Ken McKenzie

Ken McKenzie (August 19, 1923 – April 9, 2003) was a Canadian newspaper publisher and sports journalist. He served as publicity director of the National Hockey League (NHL) from 1946 to 1963. In 1947, he published the first NHL press and radio guide, and co-founded The Hockey News with Will Cote and C$383.81. McKenzie bought out his partner and later sold an 80 per cent share of The Hockey News for a reported $4-million in 1973. He stayed on as its publisher and a columnist until 1981. He also published Canadian Football News, Ontario Golf News, and the magazines Hockey Pictorial and Hockey World.

Ken McKenzie
Photo of Ken McKenzie in a suit and tie
Born(1923-08-19)August 19, 1923
Winnipeg, Manitoba, Canada
DiedApril 9, 2003(2003-04-09) (aged 79)
Mississauga, Ontario, Canada
OccupationNewspaper publisher, sports journalist
Known forNational Hockey League publicity director
Notable work
The Hockey News
Awards
Honours

McKenzie is the namesake of three separate ice hockey awards; the Ken McKenzie Trophy of the Central Hockey League, the Ken McKenzie Trophy of the International Hockey League, and the Ken McKenzie Award of the American Hockey League. He received the Elmer Ferguson Memorial Award from the Hockey Hall of Fame in 1997, for recognition of his contributions to journalism in ice hockey. He was inducted into both the Manitoba Hockey Hall of Fame and the Manitoba Sports Hall of Fame in 1999.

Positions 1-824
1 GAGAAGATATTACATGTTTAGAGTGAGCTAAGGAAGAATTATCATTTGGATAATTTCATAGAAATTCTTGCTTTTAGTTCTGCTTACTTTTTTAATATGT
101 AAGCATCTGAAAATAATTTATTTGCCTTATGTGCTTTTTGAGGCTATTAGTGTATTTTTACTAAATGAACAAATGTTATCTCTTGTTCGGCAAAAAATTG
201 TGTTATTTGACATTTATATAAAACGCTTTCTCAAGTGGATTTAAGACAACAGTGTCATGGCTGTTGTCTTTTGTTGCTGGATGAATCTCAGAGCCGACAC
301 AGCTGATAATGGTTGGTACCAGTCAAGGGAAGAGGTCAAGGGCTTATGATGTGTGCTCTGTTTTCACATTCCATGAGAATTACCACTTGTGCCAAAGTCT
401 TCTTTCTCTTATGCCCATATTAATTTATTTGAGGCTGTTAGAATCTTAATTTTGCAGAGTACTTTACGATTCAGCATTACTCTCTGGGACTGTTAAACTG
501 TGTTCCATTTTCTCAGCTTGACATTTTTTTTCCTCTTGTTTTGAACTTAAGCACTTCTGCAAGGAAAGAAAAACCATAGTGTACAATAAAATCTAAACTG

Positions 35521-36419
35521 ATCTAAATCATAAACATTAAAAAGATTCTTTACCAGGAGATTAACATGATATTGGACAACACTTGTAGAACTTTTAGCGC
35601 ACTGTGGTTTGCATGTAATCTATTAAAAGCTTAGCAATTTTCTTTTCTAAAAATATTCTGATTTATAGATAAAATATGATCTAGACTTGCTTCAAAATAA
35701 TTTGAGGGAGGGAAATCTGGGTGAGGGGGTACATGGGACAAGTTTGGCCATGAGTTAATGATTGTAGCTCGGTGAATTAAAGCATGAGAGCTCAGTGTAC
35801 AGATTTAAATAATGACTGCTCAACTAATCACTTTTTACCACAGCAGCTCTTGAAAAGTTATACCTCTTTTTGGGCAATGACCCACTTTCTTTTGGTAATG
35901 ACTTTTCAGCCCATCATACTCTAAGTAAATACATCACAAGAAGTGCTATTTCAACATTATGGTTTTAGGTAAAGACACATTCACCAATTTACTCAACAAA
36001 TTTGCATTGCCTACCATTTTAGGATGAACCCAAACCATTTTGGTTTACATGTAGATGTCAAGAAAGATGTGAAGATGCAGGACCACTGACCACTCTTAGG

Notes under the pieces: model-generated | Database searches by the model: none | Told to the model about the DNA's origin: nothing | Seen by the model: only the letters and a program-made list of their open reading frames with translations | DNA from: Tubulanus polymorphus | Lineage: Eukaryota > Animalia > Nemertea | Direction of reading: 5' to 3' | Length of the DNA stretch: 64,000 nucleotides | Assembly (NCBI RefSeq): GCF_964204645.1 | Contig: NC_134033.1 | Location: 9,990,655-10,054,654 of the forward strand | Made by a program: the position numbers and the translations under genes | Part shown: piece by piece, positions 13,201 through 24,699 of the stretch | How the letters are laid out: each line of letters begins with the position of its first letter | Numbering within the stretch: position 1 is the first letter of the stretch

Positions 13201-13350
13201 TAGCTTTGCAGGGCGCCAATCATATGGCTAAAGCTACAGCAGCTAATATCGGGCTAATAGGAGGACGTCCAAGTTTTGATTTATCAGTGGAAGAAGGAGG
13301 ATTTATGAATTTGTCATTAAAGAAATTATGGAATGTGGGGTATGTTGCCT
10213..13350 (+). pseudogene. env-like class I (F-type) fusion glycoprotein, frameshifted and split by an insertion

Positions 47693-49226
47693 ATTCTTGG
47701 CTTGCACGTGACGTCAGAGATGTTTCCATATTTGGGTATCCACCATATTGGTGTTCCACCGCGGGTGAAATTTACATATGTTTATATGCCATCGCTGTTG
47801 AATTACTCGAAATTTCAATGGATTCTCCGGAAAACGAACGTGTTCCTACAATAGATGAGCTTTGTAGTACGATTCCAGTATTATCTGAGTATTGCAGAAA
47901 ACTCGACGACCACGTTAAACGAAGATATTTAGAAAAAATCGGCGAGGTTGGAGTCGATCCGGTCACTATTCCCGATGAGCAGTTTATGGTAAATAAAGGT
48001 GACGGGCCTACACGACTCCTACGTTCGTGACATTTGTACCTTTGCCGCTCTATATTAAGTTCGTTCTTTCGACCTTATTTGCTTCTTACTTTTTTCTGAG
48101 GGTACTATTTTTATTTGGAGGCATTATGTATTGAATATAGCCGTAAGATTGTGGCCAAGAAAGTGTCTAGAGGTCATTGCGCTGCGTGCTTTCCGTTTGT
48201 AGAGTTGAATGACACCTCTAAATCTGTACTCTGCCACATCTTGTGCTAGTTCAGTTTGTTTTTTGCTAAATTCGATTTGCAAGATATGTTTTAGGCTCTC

Early lifeEdit

McKenzie was born on August 19, 1923, in Winnipeg.[1] He played junior ice hockey as a defenceman on the St. James Canadians,[2] then joined the Winnipeg Free Press at age 17.[1] He began as a copy boy then became a weekly sports columnist. He enlisted in the Royal Canadian Air Force (RCAF) then was stationed in Montreal during World War II. He was hired by the Montreal Gazette after the end of war, and reported on the sport of curling.[2]

Hockey publisherEdit

McKenzie's idea to publish a hockey newspaper began while he served in the RCAF. When he asked his friends if they would buy a paper he wrote, "they all cheered" according to him.[3] He presented a mock up of the paper to National Hockey League (NHL) president Red Dutton in 1945. Dutton did not give approval for the paper at the time, but instead hired McKenzie to organize league statistics on a part-time basis.[2] When Clarence Campbell became president in 1946, McKenzie was hired as a full-time public relations director for the NHL. Campbell approved the paper a year later, providing that it cost nothing to the NHL or have an impact on public relations duties.[2]